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Supreme Court decision on governing law of arbitration agreement


The Supreme Court has today handed down Enka Insaat Ve Sanayi AS (Respondent) v OOO Insurance Company Chubb (Appellant) [2020] UKSC 38.

The main issue was how to determine the governing law of an arbitration agreement when the law applicable to the contract containing it was not the law of the seat of the arbitration.

The issue arose in proceedings by the Claimant in the High Court in London for an anti-suit injunction against proceedings brought in Russia by the Defendant insurer. The Claimant sought the anti-suit injunction in favour of arbitration it had brought in London, the contractually specified seat.

The Supreme Court held that English common law conflicts of law principles apply to determine the applicable law of the arbitration agreement, rather than Rome I, as the latter excludes arbitration agreements from its scope.

According to the common law rules: (1) the law applicable to the arbitration agreement will be the law expressly or impliedly chosen by the parties to apply to the same (as determined applying English law rules of construction as the law of the forum); (2) if the parties have made such a choice, it will be the system of law “most closely connected” to the arbitration agreement.

In relation to (2), the Supreme Court held that the law most closely connected with the arbitration agreement will generally be the law chosen to govern the contract containing the arbitration agreement. In this respect the Supreme Court differed from the Court of Appeal, who had held that there was a “strong presumption” that by choosing the seat the parties had chosen the law of that seat to govern the arbitration agreement.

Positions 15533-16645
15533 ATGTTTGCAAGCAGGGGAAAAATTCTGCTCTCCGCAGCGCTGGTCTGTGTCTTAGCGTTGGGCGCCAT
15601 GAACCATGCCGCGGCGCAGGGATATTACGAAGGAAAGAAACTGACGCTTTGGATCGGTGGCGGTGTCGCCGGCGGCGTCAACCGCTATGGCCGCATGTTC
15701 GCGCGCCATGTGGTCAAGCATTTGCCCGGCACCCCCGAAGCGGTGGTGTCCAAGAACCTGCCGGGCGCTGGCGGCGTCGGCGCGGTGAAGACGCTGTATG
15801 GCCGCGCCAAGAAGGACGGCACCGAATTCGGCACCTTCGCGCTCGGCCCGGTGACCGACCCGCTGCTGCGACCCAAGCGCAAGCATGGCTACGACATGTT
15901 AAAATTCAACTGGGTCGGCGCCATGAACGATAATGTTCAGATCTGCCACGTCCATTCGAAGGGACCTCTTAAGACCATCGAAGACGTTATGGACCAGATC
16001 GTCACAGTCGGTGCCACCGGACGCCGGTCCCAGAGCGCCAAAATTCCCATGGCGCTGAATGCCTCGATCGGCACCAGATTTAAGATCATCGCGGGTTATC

The Supreme Court held, however, that where the parties have made no choice of law to govern the arbitration agreement, either specifically or by choosing the law which was to govern the contract as a whole, then the general position will be that the laws of the seat of the arbitration will be those most closely connected with the arbitration agreement and hence will govern the arbitration agreement.

On the facts, the majority held that the contract contained no choice of the law intended to govern the contract or the arbitration agreement within it. The validity and scope of the arbitration agreement was thus governed by the law of the chosen seat of arbitration, as the law with which the dispute resolution clause was most closely connected. As the seat of the arbitration was London, English law governed.

The Supreme Court also affirmed (obiter) the Court of Appeal’s decision that, on the question of whether to grant an anti-suit injunction, it makes no difference in principle whether the arbitration agreement is governed by English or foreign law, as the inquiry in both cases remains the same: has there been a breach of the agreement and, if so, is it is just and convenient to grant an injunction to restrain that breach?

In that latter regard, the Court held that generally deference to foreign courts should give way to upholding the importance of the parties bargain. Hence the English Court need not usually await a decision of a foreign court before granting the injunction. The Supreme Court therefore agreed with the Court of Appeal that this was an appropriate case for the grant of an anti-suit injunction against the Russian proceedings.

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